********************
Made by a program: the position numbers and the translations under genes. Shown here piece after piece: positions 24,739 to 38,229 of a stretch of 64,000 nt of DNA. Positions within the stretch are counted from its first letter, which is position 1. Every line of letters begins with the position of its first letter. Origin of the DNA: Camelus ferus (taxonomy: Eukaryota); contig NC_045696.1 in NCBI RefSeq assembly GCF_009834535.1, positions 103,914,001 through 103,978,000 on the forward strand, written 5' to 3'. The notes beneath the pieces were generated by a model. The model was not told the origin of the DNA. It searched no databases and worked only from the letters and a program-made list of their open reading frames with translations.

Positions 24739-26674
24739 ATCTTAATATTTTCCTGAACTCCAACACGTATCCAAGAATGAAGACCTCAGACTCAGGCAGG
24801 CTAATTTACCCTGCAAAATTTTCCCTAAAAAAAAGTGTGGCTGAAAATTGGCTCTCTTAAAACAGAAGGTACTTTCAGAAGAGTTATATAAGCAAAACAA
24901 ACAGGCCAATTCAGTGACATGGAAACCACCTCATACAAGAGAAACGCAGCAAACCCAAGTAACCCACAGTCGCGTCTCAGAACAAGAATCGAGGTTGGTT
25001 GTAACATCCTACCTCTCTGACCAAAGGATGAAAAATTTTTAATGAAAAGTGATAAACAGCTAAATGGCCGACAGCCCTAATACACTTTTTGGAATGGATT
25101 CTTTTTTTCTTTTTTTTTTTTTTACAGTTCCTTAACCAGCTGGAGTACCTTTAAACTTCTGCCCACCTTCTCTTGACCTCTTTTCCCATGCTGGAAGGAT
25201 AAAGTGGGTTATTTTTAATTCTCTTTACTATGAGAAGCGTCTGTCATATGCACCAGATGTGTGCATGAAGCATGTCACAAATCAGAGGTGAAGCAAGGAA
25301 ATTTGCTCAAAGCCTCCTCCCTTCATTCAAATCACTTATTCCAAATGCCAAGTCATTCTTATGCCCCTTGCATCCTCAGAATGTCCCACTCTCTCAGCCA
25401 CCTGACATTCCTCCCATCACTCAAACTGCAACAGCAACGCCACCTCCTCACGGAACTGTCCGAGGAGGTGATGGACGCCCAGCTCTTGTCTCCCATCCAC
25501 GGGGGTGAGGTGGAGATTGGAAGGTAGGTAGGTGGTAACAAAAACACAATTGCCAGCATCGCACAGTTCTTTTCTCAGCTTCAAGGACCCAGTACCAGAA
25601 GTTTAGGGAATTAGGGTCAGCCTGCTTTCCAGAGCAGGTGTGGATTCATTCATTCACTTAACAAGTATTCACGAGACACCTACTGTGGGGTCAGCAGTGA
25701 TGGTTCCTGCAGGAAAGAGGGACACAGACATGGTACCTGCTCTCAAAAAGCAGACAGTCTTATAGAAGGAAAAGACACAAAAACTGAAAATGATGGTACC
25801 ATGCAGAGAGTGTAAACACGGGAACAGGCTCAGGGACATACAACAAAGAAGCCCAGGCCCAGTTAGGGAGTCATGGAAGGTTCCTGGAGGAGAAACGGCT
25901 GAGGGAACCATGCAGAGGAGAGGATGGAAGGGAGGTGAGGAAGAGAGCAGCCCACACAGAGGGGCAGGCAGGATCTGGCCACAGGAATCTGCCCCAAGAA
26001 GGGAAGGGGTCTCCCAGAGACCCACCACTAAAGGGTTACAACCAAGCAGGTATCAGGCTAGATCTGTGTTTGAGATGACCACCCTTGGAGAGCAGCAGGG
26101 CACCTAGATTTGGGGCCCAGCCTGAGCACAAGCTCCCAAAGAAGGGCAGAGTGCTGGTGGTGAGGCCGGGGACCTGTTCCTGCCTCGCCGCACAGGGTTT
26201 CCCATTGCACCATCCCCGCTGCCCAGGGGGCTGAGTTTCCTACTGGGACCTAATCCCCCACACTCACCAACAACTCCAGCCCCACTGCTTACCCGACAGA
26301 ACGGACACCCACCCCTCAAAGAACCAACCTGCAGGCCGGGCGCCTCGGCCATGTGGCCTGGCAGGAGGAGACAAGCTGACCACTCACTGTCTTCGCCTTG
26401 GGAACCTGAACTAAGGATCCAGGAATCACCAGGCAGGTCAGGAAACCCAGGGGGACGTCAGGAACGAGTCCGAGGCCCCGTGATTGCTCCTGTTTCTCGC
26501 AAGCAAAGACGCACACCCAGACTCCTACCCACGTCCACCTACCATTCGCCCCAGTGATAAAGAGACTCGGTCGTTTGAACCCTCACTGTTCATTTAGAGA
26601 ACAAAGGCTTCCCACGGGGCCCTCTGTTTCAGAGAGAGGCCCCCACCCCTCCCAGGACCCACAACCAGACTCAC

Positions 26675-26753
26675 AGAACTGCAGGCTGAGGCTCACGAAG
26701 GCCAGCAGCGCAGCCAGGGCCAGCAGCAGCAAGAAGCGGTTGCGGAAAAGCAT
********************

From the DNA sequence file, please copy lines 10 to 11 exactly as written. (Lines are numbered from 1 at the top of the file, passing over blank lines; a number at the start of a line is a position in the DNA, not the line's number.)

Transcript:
25401 CCTGACATTCCTCCCATCACTCAAACTGCAACAGCAACGCCACCTCCTCACGGAACTGTCCGAGGAGGTGATGGACGCCCAGCTCTTGTCTCCCATCCAC
25501 GGGGGTGAGGTGGAGATTGGAAGGTAGGTAGGTGGTAACAAAAACACAATTGCCAGCATCGCACAGTTCTTTTCTCAGCTTCAAGGACCCAGTACCAGAA